(WYOMISSING, Pa.) – Several local governing bodies have another opportunity to provide input into the PennEast Pipeline Project by participating in a transparent, thorough and collaborative process regarding the proposed diversion of portions of open space parcels under the New Jersey Green Acres program.
Under the program, not only does existing open space revert to open space after pipeline construction, the diversion process can result in significantly more open space than exists today.
PennEast sent letters May 5 to three municipalities, two non-profit groups, and Mercer and Hunterdon counties inviting them to participate in a collaborative discussion. The diversion process is initiated by the property owner, including governing bodies and private entities.
PennEast proposes to cross approximately 15 Green Acres encumbered parcels, most of which already have existing overhead electric transmission lines along which the pipeline will be installed. By doing so, PennEast will collocate approximately 80 percent of the route within these parcels with existing overhead electric transmission lines. Collocating greatly reduces the need for tree clearing relative to other undisturbed lands, and minimizes community impacts. Once the Pipeline is installed approximately four feet underground, the land will be restored with native vegetation and outdoor recreational and farming activities can resume. A 30-foot to 50-foot permanent right of way will be maintained, though there will be no restrictions for walking, running or otherwise accessing the right of way.
“We look forward to working with the local government entities on this diversion process,” said Peter Terranova, chair, PennEast board of managers. “Together, we can identify new opportunities to acquire more open space for these communities while ensuring that open space remains an important part of New Jersey’s future. We can lower energy costs for New Jersey families, support cleaner air with clean-burning American energy, create thousands of jobs, and be a collaborative partner in securing more open space than exists today for local communities. That’s a win-win for New Jersey.”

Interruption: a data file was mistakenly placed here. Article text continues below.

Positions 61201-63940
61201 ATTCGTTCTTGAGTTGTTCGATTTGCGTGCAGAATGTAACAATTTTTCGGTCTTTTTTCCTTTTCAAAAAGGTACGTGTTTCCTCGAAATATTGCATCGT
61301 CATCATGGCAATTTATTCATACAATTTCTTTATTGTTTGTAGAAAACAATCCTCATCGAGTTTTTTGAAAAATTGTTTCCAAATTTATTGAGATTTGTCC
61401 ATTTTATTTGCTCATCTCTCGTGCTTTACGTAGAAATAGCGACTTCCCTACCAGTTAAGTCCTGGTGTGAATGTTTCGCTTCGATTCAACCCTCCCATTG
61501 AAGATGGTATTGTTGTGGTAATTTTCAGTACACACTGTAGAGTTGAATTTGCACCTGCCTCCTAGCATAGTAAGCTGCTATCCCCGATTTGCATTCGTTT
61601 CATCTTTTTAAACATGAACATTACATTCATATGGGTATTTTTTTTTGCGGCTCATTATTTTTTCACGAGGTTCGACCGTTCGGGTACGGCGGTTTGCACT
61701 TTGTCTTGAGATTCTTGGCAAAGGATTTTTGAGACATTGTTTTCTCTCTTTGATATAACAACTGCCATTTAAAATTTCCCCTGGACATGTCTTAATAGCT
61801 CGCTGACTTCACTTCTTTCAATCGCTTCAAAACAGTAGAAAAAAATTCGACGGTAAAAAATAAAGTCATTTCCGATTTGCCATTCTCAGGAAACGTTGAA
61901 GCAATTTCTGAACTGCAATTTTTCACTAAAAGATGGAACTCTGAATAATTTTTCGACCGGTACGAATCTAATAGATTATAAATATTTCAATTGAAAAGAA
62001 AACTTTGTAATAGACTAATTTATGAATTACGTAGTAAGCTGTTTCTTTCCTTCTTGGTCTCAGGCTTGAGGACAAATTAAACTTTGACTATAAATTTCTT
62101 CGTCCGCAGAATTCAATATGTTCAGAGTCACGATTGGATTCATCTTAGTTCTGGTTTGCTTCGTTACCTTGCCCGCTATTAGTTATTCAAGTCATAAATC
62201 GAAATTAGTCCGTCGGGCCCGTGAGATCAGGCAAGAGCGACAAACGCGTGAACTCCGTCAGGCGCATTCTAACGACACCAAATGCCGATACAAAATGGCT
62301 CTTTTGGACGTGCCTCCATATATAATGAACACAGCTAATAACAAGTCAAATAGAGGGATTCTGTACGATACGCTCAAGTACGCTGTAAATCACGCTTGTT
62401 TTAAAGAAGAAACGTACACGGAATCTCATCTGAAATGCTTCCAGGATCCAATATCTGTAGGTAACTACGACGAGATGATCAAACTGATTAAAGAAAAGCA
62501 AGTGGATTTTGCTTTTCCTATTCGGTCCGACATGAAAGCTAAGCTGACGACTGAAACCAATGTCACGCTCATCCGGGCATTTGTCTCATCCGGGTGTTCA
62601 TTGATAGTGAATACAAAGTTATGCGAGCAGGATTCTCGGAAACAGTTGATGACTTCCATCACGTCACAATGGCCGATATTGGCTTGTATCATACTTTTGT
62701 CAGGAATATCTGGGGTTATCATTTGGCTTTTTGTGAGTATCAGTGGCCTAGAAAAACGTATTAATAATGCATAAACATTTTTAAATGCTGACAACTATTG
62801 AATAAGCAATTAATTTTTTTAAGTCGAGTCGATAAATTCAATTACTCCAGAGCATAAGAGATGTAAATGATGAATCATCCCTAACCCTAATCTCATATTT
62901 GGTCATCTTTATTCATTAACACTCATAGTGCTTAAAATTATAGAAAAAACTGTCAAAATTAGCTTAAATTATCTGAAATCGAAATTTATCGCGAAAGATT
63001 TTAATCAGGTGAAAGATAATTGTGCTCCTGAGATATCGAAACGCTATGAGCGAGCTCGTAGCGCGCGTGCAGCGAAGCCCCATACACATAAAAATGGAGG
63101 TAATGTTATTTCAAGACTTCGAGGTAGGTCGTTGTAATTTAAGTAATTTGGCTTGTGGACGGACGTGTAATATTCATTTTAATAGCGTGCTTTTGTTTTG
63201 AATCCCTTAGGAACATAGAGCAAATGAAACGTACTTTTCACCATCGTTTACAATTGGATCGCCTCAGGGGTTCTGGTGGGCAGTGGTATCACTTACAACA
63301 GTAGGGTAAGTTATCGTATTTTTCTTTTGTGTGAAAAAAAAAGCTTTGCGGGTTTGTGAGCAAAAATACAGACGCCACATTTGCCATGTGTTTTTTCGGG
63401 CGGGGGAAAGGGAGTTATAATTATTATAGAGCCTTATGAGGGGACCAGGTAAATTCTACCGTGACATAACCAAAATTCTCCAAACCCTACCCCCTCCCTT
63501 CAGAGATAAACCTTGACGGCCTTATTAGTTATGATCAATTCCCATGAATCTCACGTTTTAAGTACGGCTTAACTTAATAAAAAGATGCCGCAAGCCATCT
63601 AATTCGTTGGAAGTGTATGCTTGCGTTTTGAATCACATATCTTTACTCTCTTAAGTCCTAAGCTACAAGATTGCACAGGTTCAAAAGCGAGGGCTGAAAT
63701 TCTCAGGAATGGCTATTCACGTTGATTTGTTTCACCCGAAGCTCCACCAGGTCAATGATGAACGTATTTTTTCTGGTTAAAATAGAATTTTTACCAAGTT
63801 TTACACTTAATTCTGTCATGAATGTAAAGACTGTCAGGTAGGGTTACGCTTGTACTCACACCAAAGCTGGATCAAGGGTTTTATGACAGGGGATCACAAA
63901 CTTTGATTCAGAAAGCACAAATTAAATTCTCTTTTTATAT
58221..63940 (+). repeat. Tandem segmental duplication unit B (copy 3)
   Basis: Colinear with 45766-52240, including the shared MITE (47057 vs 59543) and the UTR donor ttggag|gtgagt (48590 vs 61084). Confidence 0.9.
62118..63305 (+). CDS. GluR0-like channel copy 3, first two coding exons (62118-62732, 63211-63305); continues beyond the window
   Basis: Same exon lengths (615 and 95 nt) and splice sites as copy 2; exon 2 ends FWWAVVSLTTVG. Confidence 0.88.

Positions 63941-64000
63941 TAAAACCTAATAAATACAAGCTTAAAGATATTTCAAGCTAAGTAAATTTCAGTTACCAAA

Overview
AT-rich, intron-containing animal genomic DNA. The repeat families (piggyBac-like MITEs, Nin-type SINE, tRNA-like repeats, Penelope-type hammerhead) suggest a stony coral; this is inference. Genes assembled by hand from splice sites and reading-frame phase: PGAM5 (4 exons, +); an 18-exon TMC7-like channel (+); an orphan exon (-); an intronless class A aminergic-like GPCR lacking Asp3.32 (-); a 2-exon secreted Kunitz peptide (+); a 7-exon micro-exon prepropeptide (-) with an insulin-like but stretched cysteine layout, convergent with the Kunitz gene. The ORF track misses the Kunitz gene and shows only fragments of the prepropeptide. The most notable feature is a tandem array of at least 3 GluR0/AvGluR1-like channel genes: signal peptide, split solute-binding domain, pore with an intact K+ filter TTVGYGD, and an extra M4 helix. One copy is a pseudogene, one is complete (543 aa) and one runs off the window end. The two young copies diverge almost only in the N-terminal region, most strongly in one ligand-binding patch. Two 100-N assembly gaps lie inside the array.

The Green Acres diversion process is governed by New Jersey regulations that require participation by the County, municipal bodies and private parties that have ownership stakes in the parcels. PennEast anticipates a thorough dialogue, eventually resulting in a formal public hearing process, to determine ways to further limit environmental impacts and incorporate local priorities for new open space acquisition as a result of the diversion process. It is important for counties and municipalities to participate in the Green Acres diversion process so that they will have a voice in the setting of these mitigation values, which can generate significant additional funding opportunities for local open space goals and objectives. Without such participation from counties and municipalities, their opportunity to influence the specifics of such mitigation will be more limited.
“While the Federal Energy Regulatory Commission can allow approved pipeline projects to move forward without a completed Green Acres diversion process, PennEast is fully committed to finding common ground and working with local stakeholders to make this Project a success for everyone involved,” said Terranova.
“Although some opposed to the Project have alleged that PennEast is routing through preserved lands to reduce costs, the reality is that all parcel owners are compensated at the highest and best use value of the property,” adds Terranova.
The Green Acres process sets a 4:1 acre compensation standard for replacement land, or a 10:1 ratio for land value compensation, so it is actually more expensive for PennEast to cross a Green Acres property.
For additional information on the Green Acres process, see the fact sheet available at www.PennEastPipeline.com. For additional information on the PennEast Pipeline Project, visit the website or call 844-347-7119.